Because while they gather round the coffee machine looking for small change the people who hold the purse strings in London have just splashed out £118,000 on a modern art sculpture for its HQ.
This work which the artist describes as a “monument to uncertainty and infinite possibility” was just one of four pieces specifically commissioned for the MoJ.
We know how much it cost because the Department of Culture, Media and Sport capitulated in their attempts to keep the prices it pays for artwork secret and now publishes them in an annual report [link] – something it didn’t do before the Freedom of Information Act came in and something they tried to oppose, claiming it should be covered by the S.43 (Commercial Interests) exemption.
I know this because it was I who took the case to the Information Tribunal in relation to an art installation at the National Maritime Museum. It was one of the first Tribunal cases in the country and the cowardly Commissioner was against me claiming the information was covered by S.43.
Fortunately the Tribunal panel could see the immaturity of the Commissioner’s argument and sided with me saying S.43 was not even engaged so they didn’t bother to go on to consider the public interest argument.
The artist whose piece of work was at the centre of that argument in front of the Tribunal was Conrad Shawcross, who is later emerged got paid around £20,000 for his collection of wooden hoops called Continuum, which were described as a “wooden spring like structure…moving through itself in perpetuity”.
Getting back to the MoJ, guess who is the artist behind the curious heap of wood in its coffee room…. yes you’ve guessed it, Conrad Shawcross.
What better proof could you have that S.43 didn’t harm the commercial interests of Mr Shawcross. In 2004 he flogs a selection of wood to a publicly-funded museum for £20,000 and then three years later he sells another collection of wooden pieces for £118,000. I would say it is quite clear Mr Shawcross didn’t need the protection of S.43 and the Tribunal were right.
You can find the Information Commissioner’s decision on the case [here] and the Tribunal’s ruling on it [here] . If you’d like to know more about Mr Shawcross click [here] for his art or [here] for his wiki entry.
Posted on August 27th, 2009 No comments
I have always been an advocate of a central, publicly accessible database of the criminal convictions of everybody in the country.
Mainly this comes from my experiences as a court reporter, being sent by a local paper to cover the magistrates court. Often I would find myself in one courtroom covering what was perceived to be a “good” case while other defendants were being dealt with in the other courts.
What you ended up with was the people who were unlucky enough to have me in the courtroom with them found themselves plastered all over the paper, while those in the other courtrooms were able to slink back into anonymity.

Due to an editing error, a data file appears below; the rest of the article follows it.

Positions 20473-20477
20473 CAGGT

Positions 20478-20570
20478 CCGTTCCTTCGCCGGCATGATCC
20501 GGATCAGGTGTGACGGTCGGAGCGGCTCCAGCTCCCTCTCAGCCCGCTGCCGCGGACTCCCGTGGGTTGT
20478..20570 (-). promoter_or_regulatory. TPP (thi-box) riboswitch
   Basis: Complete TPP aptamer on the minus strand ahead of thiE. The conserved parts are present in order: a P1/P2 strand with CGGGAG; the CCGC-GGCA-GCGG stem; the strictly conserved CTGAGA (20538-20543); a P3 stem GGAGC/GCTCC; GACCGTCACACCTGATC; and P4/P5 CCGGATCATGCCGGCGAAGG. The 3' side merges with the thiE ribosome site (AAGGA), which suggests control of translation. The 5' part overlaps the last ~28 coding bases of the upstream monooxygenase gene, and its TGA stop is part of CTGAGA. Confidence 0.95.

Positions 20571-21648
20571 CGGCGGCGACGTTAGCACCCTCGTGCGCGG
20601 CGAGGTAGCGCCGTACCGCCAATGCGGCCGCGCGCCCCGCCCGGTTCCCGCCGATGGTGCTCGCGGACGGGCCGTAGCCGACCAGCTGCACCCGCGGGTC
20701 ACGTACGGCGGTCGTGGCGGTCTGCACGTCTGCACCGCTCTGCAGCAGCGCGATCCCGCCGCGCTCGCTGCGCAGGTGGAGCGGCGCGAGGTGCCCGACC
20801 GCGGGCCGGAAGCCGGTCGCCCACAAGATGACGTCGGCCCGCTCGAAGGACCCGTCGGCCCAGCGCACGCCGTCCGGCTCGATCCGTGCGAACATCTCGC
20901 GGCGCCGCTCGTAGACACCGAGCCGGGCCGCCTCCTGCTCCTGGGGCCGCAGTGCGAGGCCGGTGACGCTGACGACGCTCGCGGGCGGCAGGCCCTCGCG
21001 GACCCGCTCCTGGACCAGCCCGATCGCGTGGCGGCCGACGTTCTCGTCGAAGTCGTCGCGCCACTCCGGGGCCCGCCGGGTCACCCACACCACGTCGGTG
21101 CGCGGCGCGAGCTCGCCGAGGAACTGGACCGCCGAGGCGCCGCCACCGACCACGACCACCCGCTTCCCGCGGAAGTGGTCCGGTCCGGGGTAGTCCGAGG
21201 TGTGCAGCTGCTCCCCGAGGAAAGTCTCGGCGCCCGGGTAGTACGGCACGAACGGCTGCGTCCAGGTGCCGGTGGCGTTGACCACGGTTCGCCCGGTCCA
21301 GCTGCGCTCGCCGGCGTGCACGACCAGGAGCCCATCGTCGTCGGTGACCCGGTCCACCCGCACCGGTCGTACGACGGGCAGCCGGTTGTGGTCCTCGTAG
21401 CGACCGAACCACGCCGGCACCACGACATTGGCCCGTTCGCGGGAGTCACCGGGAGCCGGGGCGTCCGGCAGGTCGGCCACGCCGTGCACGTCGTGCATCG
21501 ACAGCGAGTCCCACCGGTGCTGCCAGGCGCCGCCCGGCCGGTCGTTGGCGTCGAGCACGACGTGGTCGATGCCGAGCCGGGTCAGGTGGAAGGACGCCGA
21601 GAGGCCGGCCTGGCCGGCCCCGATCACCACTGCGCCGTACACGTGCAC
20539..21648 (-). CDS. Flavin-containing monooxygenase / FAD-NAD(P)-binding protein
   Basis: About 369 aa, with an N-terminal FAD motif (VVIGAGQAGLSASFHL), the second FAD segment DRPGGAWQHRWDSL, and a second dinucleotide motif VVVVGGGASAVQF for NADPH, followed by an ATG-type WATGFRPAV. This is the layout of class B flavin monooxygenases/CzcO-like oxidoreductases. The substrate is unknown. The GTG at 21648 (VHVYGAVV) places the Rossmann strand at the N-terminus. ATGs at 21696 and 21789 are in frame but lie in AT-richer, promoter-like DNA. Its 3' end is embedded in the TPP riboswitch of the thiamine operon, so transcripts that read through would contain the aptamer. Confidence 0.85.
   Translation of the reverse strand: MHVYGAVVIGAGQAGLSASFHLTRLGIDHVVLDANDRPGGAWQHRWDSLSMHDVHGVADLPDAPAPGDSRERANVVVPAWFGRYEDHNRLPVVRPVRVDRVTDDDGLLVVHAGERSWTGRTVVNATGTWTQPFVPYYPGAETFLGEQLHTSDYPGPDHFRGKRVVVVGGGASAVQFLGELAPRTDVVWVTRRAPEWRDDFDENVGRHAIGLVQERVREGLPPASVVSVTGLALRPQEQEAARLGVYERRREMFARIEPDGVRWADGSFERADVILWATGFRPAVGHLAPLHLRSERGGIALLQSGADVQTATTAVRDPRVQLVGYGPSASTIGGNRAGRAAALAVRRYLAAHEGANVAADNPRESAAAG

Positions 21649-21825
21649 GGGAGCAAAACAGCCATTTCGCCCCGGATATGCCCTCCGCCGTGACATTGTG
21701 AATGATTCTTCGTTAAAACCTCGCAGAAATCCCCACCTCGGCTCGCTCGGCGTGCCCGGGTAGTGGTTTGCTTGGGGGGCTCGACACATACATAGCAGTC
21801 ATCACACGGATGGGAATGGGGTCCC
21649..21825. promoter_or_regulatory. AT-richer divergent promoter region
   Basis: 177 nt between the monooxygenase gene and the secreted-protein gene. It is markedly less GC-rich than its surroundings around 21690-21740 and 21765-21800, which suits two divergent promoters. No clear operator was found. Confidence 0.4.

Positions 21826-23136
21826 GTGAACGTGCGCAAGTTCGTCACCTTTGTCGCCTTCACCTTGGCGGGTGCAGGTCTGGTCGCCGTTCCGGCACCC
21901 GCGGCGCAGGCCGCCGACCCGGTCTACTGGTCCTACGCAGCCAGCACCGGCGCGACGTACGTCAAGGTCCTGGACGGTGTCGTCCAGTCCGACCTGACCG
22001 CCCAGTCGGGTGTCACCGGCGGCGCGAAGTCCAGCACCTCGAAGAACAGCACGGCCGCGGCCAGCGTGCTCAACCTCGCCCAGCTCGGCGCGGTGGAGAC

Why should it be that the experience of the local court reporter, and the financial and editorial priorities of the local paper determine which criminals have their convictions known to the public, and which manage to keep them secret?
This quirk in the criminal justice system has been exposed in an Information Tribunal ruling where John Carleton was attempting to find out from Worcester Magistrates’ Court the fate of a relative who had been before the JPs.
His attempts to obtain the record from the court were unsuccessful, and even after paying £25 to the court, the information was still not made available to him.
A Freedom of Information Act request was lodged with the Ministry of Justice (MoJ), which has responsibility for Her Majesty’s Court Service (HMCS), but it was turned down on the basis that it could not confirm or deny it held the information.
The Information Commissioner then took almost two years to uphold the MoJ’s decision although it was noted that it could have assisted the applicant more in directing him towards another piece of legislation that may have allowed him access to the court register.
When the Tribunal considered the verdict in upheld the view of the Commissioner, but it did however point out the strange situation the law has got itself in over the matter of court records.
It said: “The Tribunal notes that there are apparently anomalies created by the current Freedom of Information and Data Protection legislation in this area and which are mentioned briefly below.
“If the Appellant, as a member of the public, had attended the court on the relevant date there is no reason to suppose that he would not have been able to hear all the information that he was requesting because it would have been part of the normal, public court proceedings.
“If the Appellant had found out that the press or the media had covered the case and was able to get a copy of the newspaper report or media broadcast then – although the personal data in question would have been processed by becoming part of those reports – the Appellant would have had legitimate access to the information and the personal data he was seeking.
“If the local newspaper or media outlet put the court report within a webpage on the internet or as a “podcast” to be downloaded by the Appellant – whether there was a “search” facility on the site allowing specific names or topics to be highlighted and retrieved or not – and then viewed, printed out, played or stored, then all of that is legitimate processing of personal data within the current statutory legislation.”
The Tribunal has asked for this situation to be communicated back to the MoJ – but don’t expect any swift changes in the law. As for the applicant Mr Carleton, presumably he still doesn’t know what happened to his relative on that fateful day at Worcester Magistrates’ Court. He says that he wants to information so that he could help out his relative financially. The ruling doesn’t explain why he couldn’t just ask his relative.
The full Tribunal decision can be found here. [link]